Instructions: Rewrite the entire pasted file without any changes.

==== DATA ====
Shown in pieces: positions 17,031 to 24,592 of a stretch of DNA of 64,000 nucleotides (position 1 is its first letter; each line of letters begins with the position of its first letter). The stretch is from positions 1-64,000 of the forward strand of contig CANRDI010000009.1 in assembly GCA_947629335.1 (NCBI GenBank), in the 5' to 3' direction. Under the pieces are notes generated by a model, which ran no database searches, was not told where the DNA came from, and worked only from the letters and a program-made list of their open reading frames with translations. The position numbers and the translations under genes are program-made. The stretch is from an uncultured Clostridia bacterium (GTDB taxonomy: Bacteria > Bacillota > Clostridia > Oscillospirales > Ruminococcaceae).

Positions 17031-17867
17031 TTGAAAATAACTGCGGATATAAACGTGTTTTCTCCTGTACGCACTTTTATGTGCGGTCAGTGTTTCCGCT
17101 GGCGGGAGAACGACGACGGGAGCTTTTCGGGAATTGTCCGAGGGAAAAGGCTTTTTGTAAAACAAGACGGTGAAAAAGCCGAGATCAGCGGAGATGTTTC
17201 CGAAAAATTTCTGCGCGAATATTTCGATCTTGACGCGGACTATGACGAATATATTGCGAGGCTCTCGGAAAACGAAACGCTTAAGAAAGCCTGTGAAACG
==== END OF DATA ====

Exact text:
Shown in pieces: positions 17,031 to 24,592 of a stretch of DNA of 64,000 nucleotides (position 1 is its first letter; each line of letters begins with the position of its first letter). The stretch is from positions 1-64,000 of the forward strand of contig CANRDI010000009.1 in assembly GCA_947629335.1 (NCBI GenBank), in the 5' to 3' direction. Under the pieces are notes generated by a model, which ran no database searches, was not told where the DNA came from, and worked only from the letters and a program-made list of their open reading frames with translations. The position numbers and the translations under genes are program-made. The stretch is from an uncultured Clostridia bacterium (GTDB taxonomy: Bacteria > Bacillota > Clostridia > Oscillospirales > Ruminococcaceae).

Positions 17031-17867
17031 TTGAAAATAACTGCGGATATAAACGTGTTTTCTCCTGTACGCACTTTTATGTGCGGTCAGTGTTTCCGCT
17101 GGCGGGAGAACGACGACGGGAGCTTTTCGGGAATTGTCCGAGGGAAAAGGCTTTTTGTAAAACAAGACGGTGAAAAAGCCGAGATCAGCGGAGATGTTTC
17201 CGAAAAATTTCTGCGCGAATATTTCGATCTTGACGCGGACTATGACGAATATATTGCGAGGCTCTCGGAAAACGAAACGCTTAAGAAAGCCTGTGAAACG